The most incongruous thing about the NFL at the moment is that nobody seems to know how the Rams, extending a trend they began a year ago, have been scoring all those points.
Nobody seems to know what the leaders of the Rams, Martz and Warner, are really doing over there in St. Louis.
Nobody in the NFL.
No critics, no fans, no announcers.
Not even John Madden.
At the same time, everybody in and near the league is talking about the Rams.
Everyone says how remarkable they are, how fast, how high-scoring, how offensive.
Still, nobody seems to understand what they're doing--or how they're doing it.
If the NFL's other coaches understood--if Gruden and Mora and Turner could really see what's going on in Ram films and tapes---they'd do the same things.
Isn't it better to win with ease than with difficulty?
Isn't it true that football coaches are sheep who follow any winning leader, doing and saying the same things the winner does?
People who don't like coaches say so.
But plainly, that isn't the case.
Plainly, Martz remains a mystery to his peers.
And the curious thing about it is that on the Ram team, Martz's philosophy, if ultra-bold, seems simple enough.
As simple as it is startling.
At gametime, this, in part, is what the Rams appear to be doing:
They pass all the time.
Habitually, they throw on first down--as the first mainline NFL team that ever did.
When, on occasion, they do run, they seem to be setting up a pass play.
They ignore the Even-Steven pass-run ratio demanded in recent years by all other good teams.
The only ratio they seem to be interested in is passes-points.
In many formations, the Rams use both a fullback and a running back, thus providing a conventional running-play look that holds their opponents in a partial run-defense mode while they throw the ball.
They throw often both to the running back, Marshall Faulk, and fullback, Robert Holcombe, as well as two or three wide receivers and one or two tight ends.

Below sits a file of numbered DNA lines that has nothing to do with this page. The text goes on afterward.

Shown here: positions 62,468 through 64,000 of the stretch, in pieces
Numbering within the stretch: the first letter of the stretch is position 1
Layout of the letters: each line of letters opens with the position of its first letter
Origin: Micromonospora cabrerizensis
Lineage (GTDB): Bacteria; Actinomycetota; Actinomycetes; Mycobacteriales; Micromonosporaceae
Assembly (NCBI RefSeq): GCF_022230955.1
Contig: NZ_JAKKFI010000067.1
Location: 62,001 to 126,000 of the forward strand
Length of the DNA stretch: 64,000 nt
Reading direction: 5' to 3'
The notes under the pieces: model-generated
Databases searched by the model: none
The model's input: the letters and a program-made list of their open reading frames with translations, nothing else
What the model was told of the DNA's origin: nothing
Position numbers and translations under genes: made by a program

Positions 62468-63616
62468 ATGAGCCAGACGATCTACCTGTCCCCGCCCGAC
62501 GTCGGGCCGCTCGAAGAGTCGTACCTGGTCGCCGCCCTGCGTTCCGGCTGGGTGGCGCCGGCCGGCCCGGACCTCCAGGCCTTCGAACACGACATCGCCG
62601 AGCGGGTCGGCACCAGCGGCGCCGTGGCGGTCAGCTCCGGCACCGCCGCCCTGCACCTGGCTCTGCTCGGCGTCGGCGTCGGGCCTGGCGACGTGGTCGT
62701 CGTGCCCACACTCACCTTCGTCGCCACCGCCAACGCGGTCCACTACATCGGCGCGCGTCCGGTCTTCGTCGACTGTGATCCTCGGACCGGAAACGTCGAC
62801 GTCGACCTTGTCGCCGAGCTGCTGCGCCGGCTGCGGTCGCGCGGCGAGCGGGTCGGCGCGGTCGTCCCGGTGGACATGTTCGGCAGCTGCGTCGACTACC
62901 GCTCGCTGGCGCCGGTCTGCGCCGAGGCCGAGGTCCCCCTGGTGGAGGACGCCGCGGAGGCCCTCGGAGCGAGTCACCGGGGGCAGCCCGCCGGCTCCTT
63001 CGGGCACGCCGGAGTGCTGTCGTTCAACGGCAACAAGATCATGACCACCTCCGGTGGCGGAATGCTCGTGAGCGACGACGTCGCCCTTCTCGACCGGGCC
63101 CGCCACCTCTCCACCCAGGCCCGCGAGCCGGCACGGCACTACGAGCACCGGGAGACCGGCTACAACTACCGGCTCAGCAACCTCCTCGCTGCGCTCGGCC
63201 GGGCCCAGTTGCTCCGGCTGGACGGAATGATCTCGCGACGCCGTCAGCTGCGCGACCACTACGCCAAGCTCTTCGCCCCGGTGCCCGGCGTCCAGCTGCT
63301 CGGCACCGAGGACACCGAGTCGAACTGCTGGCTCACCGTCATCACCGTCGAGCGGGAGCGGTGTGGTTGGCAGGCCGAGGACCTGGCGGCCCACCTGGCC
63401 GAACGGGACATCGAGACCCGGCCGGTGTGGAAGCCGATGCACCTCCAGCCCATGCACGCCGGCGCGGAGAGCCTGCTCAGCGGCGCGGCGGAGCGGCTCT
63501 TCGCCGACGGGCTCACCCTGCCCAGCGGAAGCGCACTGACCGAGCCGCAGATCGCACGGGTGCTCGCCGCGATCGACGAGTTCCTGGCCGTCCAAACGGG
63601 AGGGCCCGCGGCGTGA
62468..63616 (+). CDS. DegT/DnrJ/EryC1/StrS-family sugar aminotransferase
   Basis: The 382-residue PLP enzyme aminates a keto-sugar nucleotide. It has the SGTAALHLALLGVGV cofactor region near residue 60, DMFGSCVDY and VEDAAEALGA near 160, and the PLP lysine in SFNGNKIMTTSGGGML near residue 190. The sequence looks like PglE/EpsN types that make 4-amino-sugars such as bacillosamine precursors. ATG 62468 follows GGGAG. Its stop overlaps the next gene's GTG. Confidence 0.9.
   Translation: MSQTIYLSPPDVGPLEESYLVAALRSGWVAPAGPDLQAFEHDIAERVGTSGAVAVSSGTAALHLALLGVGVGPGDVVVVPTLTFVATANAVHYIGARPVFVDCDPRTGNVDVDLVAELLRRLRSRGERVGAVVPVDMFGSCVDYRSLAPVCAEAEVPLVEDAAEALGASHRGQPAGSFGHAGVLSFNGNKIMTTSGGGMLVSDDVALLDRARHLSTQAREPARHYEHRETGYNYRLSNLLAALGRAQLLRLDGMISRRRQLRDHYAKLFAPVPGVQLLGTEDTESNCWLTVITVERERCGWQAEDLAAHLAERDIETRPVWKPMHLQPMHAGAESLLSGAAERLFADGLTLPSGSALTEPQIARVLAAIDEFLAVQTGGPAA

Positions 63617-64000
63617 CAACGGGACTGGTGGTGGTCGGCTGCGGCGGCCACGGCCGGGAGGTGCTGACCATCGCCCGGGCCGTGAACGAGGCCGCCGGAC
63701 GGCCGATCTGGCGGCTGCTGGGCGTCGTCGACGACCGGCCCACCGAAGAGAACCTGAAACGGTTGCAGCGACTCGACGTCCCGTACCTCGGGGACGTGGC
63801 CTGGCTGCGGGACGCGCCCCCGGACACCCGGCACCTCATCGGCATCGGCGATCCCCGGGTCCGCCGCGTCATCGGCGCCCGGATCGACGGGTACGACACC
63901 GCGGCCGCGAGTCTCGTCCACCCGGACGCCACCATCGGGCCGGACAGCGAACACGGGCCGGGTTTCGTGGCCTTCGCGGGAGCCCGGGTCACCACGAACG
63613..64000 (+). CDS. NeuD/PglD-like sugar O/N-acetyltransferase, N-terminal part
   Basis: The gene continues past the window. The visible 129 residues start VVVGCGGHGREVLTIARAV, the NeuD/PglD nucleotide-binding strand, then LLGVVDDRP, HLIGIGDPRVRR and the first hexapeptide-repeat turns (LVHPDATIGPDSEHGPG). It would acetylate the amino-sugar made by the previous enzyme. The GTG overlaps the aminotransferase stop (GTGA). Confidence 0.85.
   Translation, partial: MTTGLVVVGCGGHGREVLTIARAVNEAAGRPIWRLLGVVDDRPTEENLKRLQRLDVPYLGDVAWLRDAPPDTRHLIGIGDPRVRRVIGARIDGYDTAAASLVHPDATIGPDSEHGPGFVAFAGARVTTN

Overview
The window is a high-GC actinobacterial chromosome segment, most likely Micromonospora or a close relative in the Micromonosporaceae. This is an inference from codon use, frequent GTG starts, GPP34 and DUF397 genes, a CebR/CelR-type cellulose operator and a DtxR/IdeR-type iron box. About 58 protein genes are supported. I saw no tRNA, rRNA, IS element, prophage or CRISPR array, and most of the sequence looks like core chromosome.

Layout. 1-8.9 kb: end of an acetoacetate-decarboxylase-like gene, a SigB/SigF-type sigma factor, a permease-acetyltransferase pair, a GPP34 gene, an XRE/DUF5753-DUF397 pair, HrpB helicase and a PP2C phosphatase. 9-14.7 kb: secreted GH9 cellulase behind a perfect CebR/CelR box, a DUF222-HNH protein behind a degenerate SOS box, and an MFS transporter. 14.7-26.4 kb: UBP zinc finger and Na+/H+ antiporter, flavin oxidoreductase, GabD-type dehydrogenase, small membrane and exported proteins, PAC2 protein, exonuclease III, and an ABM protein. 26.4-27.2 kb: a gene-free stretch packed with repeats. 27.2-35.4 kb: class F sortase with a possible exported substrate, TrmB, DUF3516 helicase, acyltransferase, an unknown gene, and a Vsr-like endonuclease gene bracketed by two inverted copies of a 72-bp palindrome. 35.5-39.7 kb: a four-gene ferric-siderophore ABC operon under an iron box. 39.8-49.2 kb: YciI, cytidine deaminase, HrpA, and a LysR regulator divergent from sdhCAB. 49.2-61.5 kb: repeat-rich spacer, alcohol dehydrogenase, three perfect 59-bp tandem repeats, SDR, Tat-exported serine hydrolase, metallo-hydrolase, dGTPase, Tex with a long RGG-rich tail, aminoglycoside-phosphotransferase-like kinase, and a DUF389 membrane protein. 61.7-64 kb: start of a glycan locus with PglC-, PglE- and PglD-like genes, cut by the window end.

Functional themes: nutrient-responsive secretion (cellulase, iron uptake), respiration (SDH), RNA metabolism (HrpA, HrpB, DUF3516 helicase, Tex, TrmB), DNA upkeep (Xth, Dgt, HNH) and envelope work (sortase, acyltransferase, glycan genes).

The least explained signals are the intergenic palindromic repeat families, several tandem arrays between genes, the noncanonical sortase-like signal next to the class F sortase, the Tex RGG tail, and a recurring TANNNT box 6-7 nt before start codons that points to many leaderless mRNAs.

Their lineup, in a word, is conventional--but not their strategy.
Even though Faulk is a feared ballcarrier, he almost never pounds into the line on first down--the way Tyrone Wheatley, Stephen Davis and Edgerrin James pounded the ball for Oakland, Washington and Indianapolis the other day.
Martz obviously calls on Faulk the runner, as distinct from Faulk the receiver, only when the opposing team is geared for a pass play.
In effect, therefore, Warner is typically throwing Ram passes against run defenses--as on first down--and Faulk is typically coming out of the backfield as a ballcarrier only against pass defenses.
Every move the Rams make is made at top speed--from throw to catch and everywhere in between--meaning that you don't have to BE a sprinter to play for Martz, just play like one.
The Rams use the whole field, sending at least one receiver very deep and one very wide on every pass play, thus stretching the playing surface in both directions in order to throw mainly mid-range passes.
Inside their opponents' 20-yard line, the Rams lose the advantage of the deep receivers, thereby enabling the other team to compress its defenses, thereby restricting Ram red-zone effectivness.
The player Martz lacks--if it's a lack--is a huge, hard-running back to hack out red-zone yardage.
But when you throw the ball on every play, you're rarely in the red zone.
You leapfrog the red zone with passes.
The key is throwing on virtually every play.Copyright © 2015, Los Angeles Times